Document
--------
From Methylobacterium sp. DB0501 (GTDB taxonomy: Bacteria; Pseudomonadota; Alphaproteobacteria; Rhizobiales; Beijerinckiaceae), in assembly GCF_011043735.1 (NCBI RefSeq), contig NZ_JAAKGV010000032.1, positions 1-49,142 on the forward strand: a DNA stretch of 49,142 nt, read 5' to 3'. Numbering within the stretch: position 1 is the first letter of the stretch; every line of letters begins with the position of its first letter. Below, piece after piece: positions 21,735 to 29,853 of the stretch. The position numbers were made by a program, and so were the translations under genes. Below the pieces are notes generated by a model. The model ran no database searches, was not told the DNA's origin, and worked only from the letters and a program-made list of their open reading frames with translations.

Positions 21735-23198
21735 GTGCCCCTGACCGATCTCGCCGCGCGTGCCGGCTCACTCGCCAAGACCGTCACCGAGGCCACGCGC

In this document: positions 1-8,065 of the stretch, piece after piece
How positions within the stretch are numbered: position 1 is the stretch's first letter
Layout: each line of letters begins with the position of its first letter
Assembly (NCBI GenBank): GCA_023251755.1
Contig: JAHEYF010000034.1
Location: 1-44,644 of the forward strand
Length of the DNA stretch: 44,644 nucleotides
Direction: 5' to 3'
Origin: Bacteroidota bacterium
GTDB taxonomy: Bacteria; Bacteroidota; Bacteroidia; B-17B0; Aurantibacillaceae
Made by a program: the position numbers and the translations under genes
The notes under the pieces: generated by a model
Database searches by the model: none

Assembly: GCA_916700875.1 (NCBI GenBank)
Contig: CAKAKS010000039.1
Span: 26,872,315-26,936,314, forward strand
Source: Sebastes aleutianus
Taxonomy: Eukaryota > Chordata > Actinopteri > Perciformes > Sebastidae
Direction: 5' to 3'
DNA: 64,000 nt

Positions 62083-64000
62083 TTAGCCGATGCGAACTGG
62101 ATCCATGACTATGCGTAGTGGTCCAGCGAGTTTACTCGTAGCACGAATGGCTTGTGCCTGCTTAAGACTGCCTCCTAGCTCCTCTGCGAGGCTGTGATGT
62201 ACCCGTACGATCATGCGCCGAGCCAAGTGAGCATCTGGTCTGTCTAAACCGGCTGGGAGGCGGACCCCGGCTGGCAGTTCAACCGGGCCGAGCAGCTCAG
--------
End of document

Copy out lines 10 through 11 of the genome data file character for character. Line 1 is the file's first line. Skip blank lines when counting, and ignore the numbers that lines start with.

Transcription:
Length of the DNA stretch: 44,644 nucleotides
Direction: 5' to 3'